Enemy forces primarily launched attacks out of Khadra (southwest of the intersection) or Ghazaliya (northwest of the intersection) where they maintained freedom of maneuver. Due to stealthy IED emplacement under the cover of darkness, engaging responsible insurgents was challenging. From 2004-2006, very few SIGACTs report any enemy battle damage assessments; however, other information sources indicate otherwise. Nonetheless, enemy freedom of maneuver made the intersection of ASR Sword and Vernon a high-risk engagement area.
As a result of the surge during the spring of 2007, an additional 20,000 soldiers deployed to Iraq, which dramatically decreased the number of IED attacks at the intersection. During the first half of 2005, the intersection averaged 2 to 3 attacks a month; likewise, during the height of sectarian violence in 2006, the intersection saw approximately three attacks every month. However, in late 2007, following the surge, the amount of attacks dropped to less than one attack every month.
In conjunction with the surge, the movement of U.S. forces to Baghdad, where they would operate from a JSS, further reduced the number of attacks at the intersection. MND-B selected the Adl Mall as an FOB, and later as a JSS, because its location provided direct overwatch to key terrain and the capability to rapidly deploy forces as part of the clear, hold, and build strategy. The Adl rapid aerostat initial deployment (RAID) tower, which facilitated 24-hour surveillance of the intersection, allowed coalition forces to rapidly intercept attempts to emplace IEDs and provide rapid response to attacks. The five-story building was guarded by five observation posts (three of which provided direct observation of the intersection) and included two long-range scout surveillance systems (LRAS3), which provided excellent coverage of the intersection. Likewise, the 80-foot RAID tower, posted on the roof, also permitted continuous and detailed observation of the intersection. The 4th Squadron, 10th Cavalry (4-10 Cavalry), landowners of JSS Adl, conducted extensive research of enemy activities and methods at the intersection, and effectively placed its observation assets on the intersection at historic enemy activity timelines. The benefit of JSS Adl's intelligence, surveillance, and reconnaissance (ISR) assets, and a battalion of U.S. forces within 2km of the intersection, were evident by the complete absence of attacks during the first half of 2008, while July 2008 to January 2009 averaged less than one attack per month.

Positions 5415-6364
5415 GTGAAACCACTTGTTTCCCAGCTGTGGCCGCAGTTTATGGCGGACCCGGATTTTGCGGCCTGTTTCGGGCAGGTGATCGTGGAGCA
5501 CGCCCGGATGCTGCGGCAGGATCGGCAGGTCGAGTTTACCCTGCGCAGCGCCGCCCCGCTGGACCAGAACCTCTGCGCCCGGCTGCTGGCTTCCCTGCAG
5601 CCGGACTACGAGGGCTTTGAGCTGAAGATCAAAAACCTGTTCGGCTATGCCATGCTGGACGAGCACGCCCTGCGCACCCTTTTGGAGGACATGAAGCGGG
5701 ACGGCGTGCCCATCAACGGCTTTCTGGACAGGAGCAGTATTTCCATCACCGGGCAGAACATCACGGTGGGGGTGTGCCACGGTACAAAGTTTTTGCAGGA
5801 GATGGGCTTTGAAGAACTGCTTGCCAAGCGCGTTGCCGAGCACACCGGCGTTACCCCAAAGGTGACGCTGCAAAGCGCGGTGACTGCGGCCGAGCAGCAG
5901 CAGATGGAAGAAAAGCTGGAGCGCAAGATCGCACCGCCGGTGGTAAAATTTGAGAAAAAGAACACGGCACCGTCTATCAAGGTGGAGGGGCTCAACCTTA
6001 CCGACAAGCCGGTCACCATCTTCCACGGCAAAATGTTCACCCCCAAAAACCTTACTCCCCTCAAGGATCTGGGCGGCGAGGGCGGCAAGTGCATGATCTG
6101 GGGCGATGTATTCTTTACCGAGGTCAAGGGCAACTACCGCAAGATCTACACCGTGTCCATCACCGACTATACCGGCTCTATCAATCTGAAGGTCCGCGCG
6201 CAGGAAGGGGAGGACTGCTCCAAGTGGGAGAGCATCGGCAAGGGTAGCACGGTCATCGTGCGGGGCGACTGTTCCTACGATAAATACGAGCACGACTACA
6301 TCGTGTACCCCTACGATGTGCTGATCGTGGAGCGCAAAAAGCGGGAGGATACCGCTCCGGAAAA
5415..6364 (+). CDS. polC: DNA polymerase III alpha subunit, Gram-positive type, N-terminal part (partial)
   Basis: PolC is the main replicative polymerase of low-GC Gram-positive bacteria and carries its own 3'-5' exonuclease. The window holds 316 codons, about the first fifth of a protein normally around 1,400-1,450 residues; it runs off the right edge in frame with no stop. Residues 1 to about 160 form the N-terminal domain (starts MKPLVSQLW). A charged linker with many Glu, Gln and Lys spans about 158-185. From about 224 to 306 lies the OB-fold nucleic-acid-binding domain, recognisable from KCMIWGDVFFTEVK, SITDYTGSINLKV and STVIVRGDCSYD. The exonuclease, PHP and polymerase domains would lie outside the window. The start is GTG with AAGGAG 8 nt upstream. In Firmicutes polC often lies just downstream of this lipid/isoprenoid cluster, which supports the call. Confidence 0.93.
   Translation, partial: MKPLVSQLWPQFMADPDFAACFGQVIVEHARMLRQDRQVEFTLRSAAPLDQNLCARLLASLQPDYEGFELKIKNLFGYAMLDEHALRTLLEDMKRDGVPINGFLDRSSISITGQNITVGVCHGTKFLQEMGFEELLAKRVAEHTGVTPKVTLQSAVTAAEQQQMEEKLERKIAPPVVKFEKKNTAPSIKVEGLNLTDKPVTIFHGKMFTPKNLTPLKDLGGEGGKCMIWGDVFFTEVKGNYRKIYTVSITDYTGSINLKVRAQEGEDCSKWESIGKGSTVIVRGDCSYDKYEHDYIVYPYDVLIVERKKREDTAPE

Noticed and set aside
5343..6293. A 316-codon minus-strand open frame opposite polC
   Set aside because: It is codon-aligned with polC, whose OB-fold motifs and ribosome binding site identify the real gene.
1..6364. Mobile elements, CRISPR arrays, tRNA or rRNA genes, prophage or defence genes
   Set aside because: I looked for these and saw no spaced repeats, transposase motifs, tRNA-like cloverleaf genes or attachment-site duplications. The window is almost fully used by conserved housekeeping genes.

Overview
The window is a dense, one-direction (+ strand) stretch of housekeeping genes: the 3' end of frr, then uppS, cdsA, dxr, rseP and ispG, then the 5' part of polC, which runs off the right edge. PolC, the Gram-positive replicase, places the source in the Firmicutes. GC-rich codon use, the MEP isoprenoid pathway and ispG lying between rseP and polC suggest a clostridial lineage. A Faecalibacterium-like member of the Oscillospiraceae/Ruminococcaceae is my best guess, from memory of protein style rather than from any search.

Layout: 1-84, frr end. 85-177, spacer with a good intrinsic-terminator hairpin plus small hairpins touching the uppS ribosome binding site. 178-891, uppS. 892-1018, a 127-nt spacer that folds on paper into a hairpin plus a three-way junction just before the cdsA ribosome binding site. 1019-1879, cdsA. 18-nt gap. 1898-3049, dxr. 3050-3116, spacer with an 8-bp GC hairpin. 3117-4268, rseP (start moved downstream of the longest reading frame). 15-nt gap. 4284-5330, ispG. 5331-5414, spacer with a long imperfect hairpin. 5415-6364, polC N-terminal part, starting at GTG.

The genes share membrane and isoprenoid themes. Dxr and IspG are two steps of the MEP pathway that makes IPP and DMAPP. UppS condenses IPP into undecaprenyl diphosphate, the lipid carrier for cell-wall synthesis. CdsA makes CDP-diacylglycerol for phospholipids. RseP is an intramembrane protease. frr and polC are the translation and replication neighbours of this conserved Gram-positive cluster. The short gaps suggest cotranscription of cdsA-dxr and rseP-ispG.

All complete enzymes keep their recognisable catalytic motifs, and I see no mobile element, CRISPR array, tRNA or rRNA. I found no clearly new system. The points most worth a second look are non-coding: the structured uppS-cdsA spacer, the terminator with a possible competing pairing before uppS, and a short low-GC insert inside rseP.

The presence of JSS Adl and its tremendous force protection assets forced a lull in the enemy's operational tempo at the interchange. However, the Status of Forces Agreement (SOFA) drafted near the end of 2008 and the redeployment of surge forces called for a drawdown of troops in Iraq cities. As part of the drawdown, MND-B was forced to make a decision as to which JSS would close.
With the growing Sunni rejectionist employment of RKG-3 antitank hand grenades throughout northwest Baghdad, 4-10 Cavalry's redeployment, and 5th Squadron, 4th Cavalry's expanded area of operations, the decision was made to close JSS Adl in late January 2009. The transfer of JSS Adl resulted in a direct loss of continuous coalition force observation of the intersection and also increased reaction time to IED attacks and suspected emplacements. Before long, the enemy realized the absence of coalition forces at JSS Adl and quickly returned to emplacing IEDs throughout the intersection; almost immediately, attacks spiked.
In February 2009, there were four attacks or attempted IED attacks at the intersection. The new landowner of the intersection, Comanche Troop, decided to incorporate a combination of disrupting obstacles designed to impact the enemy's planning and execution cycle and thus his ability to emplace IEDs in and around the intersection, while implementing long-term efforts to shape the terrain to deny the enemy access to the area.
Visualize how the enemy might attack. Select where and determine how to kill the enemy.
As Comanche Troop began its transition in early February 2009, to control the intersection, an increased number of IED attacks on coalition force logistics convoys and ISF security patrols made it apparent that great emphasis would have to be placed on securing the intersection. Moreover, reports from the combined explosives exploitation cell (CEXC) confirmed that Sunni rejectionist groups were experimenting with explosively formed projectile (EFP) emplacement at the intersection where Shia extremists previously held exclusive control of this weapon. Comanche Troop recognized the tactical, operational, and strategic importance of securing the intersection and began shaping the terrain through combined intelligence preparation of the battlefield (IPB) with its partnered IA battalion. They also began engagement area (EA) development through ISF, coalition, and local government interaction to combat the growing number of attacks and secure coalition force and ISF movements, as well as the local populace.